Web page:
Examination type: written (50%), oral (50%).
When: Written preparation comprises two small essays, which are developed into a concluding essay of 5-7 pages handed in at the beginning of the final session. The oral exam is conducted during the final session.
Explanation: The student and instructor agree on a prayer for study. Students write two brief essays, one presenting two sources underlying the prayer (heuristics) and the other follows one method to interpret the prayer (hermeneutics). Based on oral feedback from the instructor, students revise their written work and draw conclusions which they present in a final essay. Discussion questions ask the student to explain the method used in discovering sources, interpreting the prayer and writing a reasoned argument. The instructor asks questions that help the student come to a more satisfactory explanation of the prayer.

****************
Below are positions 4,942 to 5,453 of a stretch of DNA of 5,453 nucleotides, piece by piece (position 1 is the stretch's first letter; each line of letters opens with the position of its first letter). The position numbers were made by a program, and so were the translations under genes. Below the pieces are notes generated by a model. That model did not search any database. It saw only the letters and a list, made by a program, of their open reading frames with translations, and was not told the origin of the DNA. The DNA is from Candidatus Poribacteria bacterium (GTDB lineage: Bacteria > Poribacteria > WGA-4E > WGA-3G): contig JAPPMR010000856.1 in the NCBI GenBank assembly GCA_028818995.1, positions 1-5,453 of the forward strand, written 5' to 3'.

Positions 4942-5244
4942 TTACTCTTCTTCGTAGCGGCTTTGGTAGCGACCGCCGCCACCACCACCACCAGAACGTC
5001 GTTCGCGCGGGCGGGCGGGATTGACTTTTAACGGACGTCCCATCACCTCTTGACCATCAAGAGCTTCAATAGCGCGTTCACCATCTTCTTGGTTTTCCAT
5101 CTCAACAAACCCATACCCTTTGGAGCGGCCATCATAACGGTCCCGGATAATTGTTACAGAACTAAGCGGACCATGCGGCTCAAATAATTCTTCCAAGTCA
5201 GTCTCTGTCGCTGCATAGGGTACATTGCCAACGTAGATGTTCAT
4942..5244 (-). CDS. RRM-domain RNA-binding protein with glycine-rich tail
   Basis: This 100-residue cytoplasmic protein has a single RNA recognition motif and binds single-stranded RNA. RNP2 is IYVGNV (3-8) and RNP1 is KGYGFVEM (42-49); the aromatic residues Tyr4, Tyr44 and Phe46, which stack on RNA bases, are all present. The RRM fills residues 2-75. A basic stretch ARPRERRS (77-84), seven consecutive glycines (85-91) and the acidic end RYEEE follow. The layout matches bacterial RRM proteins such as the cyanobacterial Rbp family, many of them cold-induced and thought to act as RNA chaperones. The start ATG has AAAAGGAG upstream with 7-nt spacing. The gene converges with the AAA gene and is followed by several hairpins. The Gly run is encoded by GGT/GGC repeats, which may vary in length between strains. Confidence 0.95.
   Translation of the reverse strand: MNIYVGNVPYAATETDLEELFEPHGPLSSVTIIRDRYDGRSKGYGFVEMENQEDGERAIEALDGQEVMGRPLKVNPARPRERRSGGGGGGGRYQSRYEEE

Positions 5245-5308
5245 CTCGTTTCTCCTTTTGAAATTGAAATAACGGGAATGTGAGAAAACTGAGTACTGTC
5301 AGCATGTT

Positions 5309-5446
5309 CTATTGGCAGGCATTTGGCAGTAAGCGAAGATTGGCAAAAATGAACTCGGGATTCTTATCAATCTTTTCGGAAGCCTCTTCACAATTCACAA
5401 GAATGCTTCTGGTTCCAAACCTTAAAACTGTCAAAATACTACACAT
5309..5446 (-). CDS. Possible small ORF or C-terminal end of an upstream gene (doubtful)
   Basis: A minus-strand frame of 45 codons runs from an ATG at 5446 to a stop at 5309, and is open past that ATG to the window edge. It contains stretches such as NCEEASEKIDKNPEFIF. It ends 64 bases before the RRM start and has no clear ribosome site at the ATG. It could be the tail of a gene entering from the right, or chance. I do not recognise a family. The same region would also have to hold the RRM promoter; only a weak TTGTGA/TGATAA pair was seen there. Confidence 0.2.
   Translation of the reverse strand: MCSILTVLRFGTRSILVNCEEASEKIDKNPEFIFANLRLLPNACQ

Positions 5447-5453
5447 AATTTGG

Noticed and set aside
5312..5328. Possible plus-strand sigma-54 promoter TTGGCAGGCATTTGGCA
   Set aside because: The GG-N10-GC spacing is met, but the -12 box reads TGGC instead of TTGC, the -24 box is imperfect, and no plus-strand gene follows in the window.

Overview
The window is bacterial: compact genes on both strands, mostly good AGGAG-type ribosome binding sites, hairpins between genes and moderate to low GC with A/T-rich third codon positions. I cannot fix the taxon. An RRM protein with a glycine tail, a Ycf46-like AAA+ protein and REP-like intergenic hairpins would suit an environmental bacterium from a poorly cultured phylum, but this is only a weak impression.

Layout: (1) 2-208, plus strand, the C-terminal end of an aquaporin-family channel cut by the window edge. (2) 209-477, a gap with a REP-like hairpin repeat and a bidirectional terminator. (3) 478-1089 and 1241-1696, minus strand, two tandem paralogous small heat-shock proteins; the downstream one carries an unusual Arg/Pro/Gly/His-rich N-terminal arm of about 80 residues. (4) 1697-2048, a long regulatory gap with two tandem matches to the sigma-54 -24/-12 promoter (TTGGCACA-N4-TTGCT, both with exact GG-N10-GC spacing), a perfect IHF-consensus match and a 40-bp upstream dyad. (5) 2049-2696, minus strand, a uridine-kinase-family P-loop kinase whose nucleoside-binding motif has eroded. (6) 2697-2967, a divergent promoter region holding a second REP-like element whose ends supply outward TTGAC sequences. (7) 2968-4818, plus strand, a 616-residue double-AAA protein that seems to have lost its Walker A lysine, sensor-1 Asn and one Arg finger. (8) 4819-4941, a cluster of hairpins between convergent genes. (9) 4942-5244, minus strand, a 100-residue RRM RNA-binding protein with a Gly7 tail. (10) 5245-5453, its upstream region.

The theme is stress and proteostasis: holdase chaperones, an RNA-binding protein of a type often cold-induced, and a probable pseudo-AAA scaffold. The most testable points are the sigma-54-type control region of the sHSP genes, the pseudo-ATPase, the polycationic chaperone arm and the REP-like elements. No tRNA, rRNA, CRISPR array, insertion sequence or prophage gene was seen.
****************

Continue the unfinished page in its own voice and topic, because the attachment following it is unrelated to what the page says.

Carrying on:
Criteria for evaluation: The student demonstrates a facility with the methods presented in class 1) to discover the context and sources underlying the prayer and 2) to interpret the prayer and 3) to present a coherent argument about the prayer based on their research. The essay is not intended to be a comprehensive study of the prayer, but a demonstration of the methods (heuristics, hermeneutics, synthetics) learned in class. The essay is used to support the student in his or her oral presentation and discussion, and then becomes a written record of the student’s work. The discussion questions are both theoretical, concerning the student’s understanding of the methods presented in class, and applied, concerning the student’s ability to apply these methods to the interpretation of one’s prayer text.
Second opportunity to sit the exam: Because this is an intensive summer course, the opportunity for a second exam is by appointment and depends upon the availability of the instructor.